Sunday, 2 August 2015

Turkey's guarantee of Turkish Cypriot safety is "non-negotiable" warns former Chief Negotiator

Turkish troops at a swearing-in ceremony in the Turkish Republic of Northern Cyprus, 2014

By Ismail Veli & John Oakes

Former TRNC Chief Negotiator Ergün Olgun says that only when Turkey enters the European Union and the situation stabilises can there be any change in the guarantee structure for the whole island. Greece, Turkey and the UK are all still Guarantor Powers under the 1960 Independence Treaty. 

Ergün Olgun
A former Denktas aide and one of the architects of the 2004 UN-backed Annan Plan, Olgun’s warning comes in a report he wrote for the independent TRNC think-tank Beşparmak. It was submitted to President Akıncı when he entered office and is only now being made public.

Turkey's Guarantor status and the question of territorial adjustments are the last two big questions still to be settled by the UN Talks, and this report delivers a cold shower to the current mood of euphoria.

Petrol and energy companies, Olgun observes, are eager to see some stability in the area via a settlement. This would pave the way for them to exploit the region’s energy reserves, most economically via a pipeline through Turkey. The EU is anxious to reduce its dependence on Russian energy and diversify its energy sources, while also combating Russia’s efforts to grow its influence in the Eastern Mediterranean.

'Turkish water can help boost the whole Cyprus economy'

An agreement would also allow Turkey to play a bigger part in improving island-wide prosperity: Turkish water, set to reach Güzelyalı, in northwest Cyprus, via a 25 km pipe across the Mediterranean later this month could boost the whole Cypriot economy.

However, the turmoil in the increasingly volatile region, along with other pressing global problems, means the decades-old push to unite divided Cyprus is causing fatigue both internally and internationally.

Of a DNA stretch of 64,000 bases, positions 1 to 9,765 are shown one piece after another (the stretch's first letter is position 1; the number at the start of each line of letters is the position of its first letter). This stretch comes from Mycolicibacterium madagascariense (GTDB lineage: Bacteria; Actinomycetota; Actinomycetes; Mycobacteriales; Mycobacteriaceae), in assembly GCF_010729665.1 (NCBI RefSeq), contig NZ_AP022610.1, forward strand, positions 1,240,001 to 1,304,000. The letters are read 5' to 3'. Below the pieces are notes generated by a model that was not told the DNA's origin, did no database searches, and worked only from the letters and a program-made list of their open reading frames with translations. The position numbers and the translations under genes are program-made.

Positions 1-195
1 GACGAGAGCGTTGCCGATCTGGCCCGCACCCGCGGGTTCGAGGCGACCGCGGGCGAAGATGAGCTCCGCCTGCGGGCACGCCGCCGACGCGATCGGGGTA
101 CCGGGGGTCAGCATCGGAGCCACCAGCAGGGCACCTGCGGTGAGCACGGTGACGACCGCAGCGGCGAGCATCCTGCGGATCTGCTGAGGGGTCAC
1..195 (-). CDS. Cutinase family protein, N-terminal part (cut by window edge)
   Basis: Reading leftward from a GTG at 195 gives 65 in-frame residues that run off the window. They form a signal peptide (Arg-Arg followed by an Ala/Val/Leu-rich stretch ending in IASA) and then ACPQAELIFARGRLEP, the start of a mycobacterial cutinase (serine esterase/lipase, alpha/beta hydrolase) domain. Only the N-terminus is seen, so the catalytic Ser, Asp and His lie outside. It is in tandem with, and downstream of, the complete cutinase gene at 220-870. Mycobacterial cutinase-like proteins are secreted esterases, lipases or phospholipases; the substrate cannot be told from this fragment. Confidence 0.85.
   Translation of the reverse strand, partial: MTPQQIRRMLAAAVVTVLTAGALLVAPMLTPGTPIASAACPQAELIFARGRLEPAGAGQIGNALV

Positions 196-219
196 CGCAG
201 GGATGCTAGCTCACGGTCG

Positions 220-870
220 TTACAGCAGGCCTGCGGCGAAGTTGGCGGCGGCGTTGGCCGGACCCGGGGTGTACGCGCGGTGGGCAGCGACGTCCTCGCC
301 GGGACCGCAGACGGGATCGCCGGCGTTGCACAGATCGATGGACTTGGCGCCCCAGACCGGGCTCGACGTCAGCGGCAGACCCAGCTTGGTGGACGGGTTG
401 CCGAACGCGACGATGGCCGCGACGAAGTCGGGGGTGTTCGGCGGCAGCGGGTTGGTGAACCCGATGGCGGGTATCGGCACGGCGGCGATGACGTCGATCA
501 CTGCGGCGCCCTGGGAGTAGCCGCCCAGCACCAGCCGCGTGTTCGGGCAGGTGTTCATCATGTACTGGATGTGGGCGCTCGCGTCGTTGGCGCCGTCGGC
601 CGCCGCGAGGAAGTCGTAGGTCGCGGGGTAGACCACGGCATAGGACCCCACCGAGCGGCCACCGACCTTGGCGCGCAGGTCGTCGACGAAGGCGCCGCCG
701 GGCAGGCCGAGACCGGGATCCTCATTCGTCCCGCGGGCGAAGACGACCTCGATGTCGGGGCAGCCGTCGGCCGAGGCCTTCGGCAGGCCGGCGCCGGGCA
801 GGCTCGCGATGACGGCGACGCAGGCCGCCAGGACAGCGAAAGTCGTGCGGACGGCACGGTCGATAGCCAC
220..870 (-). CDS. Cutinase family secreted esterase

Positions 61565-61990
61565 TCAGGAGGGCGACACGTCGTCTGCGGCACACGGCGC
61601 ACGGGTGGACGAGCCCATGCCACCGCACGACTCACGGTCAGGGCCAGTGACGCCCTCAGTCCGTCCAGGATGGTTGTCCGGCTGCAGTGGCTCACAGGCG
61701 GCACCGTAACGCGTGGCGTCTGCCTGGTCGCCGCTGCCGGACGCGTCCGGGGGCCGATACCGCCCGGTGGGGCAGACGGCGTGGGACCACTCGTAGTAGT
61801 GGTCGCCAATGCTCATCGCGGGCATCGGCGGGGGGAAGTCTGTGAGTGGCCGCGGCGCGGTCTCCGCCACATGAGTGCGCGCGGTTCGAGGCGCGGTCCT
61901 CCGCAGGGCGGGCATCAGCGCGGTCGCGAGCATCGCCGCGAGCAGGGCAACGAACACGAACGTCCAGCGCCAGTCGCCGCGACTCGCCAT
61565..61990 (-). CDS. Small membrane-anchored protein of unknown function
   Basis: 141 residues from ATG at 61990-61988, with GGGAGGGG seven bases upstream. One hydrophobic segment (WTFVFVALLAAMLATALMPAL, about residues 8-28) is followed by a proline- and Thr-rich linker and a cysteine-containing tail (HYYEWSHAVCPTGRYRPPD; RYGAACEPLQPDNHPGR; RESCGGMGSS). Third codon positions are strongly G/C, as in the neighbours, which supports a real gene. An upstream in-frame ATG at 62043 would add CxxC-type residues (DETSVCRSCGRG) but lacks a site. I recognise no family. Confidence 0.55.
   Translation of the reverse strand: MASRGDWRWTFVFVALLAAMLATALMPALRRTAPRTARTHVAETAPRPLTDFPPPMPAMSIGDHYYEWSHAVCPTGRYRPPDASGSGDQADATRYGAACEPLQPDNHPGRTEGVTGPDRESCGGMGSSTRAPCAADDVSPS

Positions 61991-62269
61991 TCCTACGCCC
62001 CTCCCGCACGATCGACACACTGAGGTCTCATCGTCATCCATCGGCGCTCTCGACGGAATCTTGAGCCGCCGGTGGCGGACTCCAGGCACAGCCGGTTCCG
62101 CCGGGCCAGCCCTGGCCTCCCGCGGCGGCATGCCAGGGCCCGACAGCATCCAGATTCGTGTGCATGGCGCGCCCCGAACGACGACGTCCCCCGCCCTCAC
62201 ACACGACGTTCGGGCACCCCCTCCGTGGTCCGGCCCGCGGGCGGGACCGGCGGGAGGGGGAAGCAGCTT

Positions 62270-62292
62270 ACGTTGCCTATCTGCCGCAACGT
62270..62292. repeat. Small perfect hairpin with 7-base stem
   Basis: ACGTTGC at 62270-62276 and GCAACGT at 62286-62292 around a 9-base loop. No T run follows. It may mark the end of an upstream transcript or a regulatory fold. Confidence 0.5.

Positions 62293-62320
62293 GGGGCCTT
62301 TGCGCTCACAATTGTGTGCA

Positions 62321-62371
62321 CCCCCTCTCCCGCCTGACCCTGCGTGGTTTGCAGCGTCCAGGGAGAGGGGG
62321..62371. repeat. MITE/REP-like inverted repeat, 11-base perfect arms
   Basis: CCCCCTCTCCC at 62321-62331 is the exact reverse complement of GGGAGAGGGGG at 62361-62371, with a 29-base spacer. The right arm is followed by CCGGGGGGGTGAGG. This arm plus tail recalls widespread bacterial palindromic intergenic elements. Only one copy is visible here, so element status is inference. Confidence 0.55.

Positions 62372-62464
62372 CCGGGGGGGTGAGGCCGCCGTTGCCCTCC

Piped water from Turkey set to start later this month. Photo: North Cyprus International
One of the biggest barriers to solving the Cyprus problem, says Ergün Olgun, is the Greek Cypriot drive for total control and maximum concessions from the Turkish side. Turkish Cypriots, he claims, however, are more prepared to give concessions in order to achieve a win-win agreement that is based on a bi-zonal, bi communal federation with political equality.

While the Turkish Cypriot side needs to solve the issue, it also needs to be vigilant, argues Olgun.  A properly-negotiated solution can only emerge from a partnership that reflects current realities; the agreement must be viable in its implementation in order to avoid the terrible historical mistakes that led to the collapse of the republic in 1963.

The two most tricky and vital issues still to be negotiated are the territorial adjustments and, for the Turkish Cypriots in particular, the continuation of Turkey as a Guarantor Power. The general criteria have already been discussed, but it is the last phase of the talks where these two key issues will be finalised.

'It is essential the bi-zonal character of any future state is protected'

Olgun says it is essential the bi-zonal character of any future state is protected and the aim should be to cause the minimum upheaval of population possible. The island should learn from the experiences of other countries. Funding for the relocation of people needs to come from international organisations.

Map of divided Cyprus: Wikipedia
Any bi-zonal solution must ensure economic equilibrium. For example universities, hotels, air and sea ports should all remain intact to avoid upheaval. The coastline and natural resources should be allotted equally, so as not to give advantage to either side. 

'Only when Turkey joins the EU can the parties review the guarantees'

Territorial guarantees are a matter of immense importance to Turkish Cypriots: past experience teaches them their security and survival must not be compromised. There were provisions for this in the 2004 Annan Plan, except that the clause to review the situation every three years would have led to constant concern and instability.

The TRNC Parliament reiterated its position that Turkey's guarantee is non-negotiable on 24 February 2010. Only when Turkey joins the EU and the situation stabilizes can the parties sit down and review the guarantees, based on certain criteria that may be established in the future.

The acceptance of this principle, Olgun claims, is absolutely essential to any current political solution. 

Additional reporting by İpek Özerim.